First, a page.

Monday, May 19, 2008

Vertical Root Fracture

This 92 year old patient came into our office for evaluation of #7. She reported no pain, but had a sinus tract between #6 & #7. Probing around #7 appeared normal.

The radiograph appeared to show some lateral radiolucency at the level of the post. The post also appeared slightly off angle with the root canal obturation. Despite the lack of narrow probing depths, I suspected a root fracture.

At this point, we decided to verify that fracture by disassembling the restoration. The patient was informed that if the root was fractured, then she we would not be able to save the tooth.

After simultaneous removal of the post and crown, multiple vertical root fractures were identified. A lingual, and distal fracture are seen in this image.

A mesial root fracture is seen in this angle.

Visualizing a fracture is the only certain way to diagnose a root fracture. This procedure is not well reimbursed, if at all. It will certainly require time that could be used for more productive treatment. However, if it was my tooth, I would want to know it is fractured before extracting it.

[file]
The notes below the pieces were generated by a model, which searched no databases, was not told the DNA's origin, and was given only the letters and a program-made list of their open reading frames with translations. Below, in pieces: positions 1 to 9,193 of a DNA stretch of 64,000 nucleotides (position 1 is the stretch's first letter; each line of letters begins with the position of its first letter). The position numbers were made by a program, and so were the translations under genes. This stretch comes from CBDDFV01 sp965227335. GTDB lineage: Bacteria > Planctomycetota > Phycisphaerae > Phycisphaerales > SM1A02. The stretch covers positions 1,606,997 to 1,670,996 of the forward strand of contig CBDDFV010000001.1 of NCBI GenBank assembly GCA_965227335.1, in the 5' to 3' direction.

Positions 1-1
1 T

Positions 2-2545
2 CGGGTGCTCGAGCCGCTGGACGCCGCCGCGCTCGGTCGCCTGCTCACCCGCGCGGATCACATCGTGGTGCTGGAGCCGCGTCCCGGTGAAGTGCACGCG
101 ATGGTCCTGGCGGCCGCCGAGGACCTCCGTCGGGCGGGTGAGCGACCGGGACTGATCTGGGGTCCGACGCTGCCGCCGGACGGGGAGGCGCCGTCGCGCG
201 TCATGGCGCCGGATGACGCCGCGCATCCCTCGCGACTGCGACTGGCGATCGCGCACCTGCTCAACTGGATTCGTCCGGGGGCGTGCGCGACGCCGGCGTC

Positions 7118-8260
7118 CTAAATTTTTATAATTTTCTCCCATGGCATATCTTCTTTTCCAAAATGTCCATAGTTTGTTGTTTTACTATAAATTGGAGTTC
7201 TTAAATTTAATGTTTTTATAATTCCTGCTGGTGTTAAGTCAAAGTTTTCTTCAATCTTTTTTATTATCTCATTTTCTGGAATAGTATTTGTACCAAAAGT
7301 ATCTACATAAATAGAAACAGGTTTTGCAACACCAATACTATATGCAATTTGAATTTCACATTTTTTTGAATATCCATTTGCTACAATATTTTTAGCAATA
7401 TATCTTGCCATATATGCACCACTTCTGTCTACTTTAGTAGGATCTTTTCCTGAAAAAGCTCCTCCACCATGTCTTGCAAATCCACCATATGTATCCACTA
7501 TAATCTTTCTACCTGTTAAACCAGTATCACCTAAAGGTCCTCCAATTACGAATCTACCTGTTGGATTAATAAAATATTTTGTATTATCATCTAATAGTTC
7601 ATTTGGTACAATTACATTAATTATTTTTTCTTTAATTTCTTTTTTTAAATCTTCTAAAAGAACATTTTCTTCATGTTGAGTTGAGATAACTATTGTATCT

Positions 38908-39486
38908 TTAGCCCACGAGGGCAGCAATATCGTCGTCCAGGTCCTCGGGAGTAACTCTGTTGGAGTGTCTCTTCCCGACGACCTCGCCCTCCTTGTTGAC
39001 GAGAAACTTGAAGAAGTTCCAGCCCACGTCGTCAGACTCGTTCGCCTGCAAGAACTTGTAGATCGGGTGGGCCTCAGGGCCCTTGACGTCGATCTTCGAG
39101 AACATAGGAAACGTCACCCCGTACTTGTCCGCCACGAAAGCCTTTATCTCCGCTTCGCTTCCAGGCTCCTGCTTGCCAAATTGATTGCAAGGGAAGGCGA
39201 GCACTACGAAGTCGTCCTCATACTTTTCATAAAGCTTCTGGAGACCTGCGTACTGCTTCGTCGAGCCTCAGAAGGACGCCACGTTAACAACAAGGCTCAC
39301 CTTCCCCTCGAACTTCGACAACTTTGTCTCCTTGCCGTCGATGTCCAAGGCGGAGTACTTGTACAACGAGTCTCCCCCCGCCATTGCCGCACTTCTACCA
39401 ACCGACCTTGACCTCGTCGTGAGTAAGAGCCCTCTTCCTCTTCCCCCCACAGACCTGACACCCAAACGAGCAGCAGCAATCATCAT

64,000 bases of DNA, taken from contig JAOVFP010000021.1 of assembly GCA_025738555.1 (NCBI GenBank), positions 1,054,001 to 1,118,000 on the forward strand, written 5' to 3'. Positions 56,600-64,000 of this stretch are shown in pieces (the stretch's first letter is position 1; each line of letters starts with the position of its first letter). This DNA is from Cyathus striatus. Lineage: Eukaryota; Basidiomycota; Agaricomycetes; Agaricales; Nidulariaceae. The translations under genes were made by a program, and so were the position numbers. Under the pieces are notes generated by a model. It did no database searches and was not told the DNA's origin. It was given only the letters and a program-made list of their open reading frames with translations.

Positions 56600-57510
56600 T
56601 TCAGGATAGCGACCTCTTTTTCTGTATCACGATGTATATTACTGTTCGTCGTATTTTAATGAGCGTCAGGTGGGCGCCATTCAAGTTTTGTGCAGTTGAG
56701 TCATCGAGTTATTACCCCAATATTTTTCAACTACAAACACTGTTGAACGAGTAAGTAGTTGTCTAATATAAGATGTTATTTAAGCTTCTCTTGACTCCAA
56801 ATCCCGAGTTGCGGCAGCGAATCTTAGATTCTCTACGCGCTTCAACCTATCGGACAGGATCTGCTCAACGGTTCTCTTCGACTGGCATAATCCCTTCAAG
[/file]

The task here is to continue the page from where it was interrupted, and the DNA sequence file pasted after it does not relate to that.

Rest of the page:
I suspect that a possible application of the new cone beam dental CT's will help with diagnosis of vertical root fracture.


Javier Pascual Irigoyen said...

Nice pictures. I can´t get such great images with my camera/scope. Which microscope do you use? maybe xenon lightin´ system? internal camera or adapted through a splitter? what kind of camera? I think you use (reading previous entrances) Carr Mirrors, aren´t you? I enjoy a lot reading your blog, and also can practice my English (I know It should be better) Thanks again

Dr. Kriti Maroli said...

Nice pictures.. But i was just wondering if fractures get initiated while removal of such a post and core system.
With most of my extracted teeth exercises on cast metal post and cores,the root just gives up on an attempt to its removal.

Josh said...

How common are root fractures on anterior teeth, even with aggressive radicular preparations such as this? I would suspect maxillary premolars and mandibular molars have a much higher fracture rate. Are there any papers on this?

Anonymous said...

It's nice that you performed this procedure for this patient however, don't you think it's a little overkill since she's 92 years old?! Now, if she was symptomatic then that's one doesn't sound like she was...If that's the case, I wouldn't put this patient through all of this...what's the point??

Periapex said...

That's kind of a silly comment. It's really up to the patient to decide how important the tooth is to them at their age. I've had much younger, terminally ill patients choose to do similar treatment knowing that they don't have much time to live.

It is possible for a 92 year old to outlive any of us.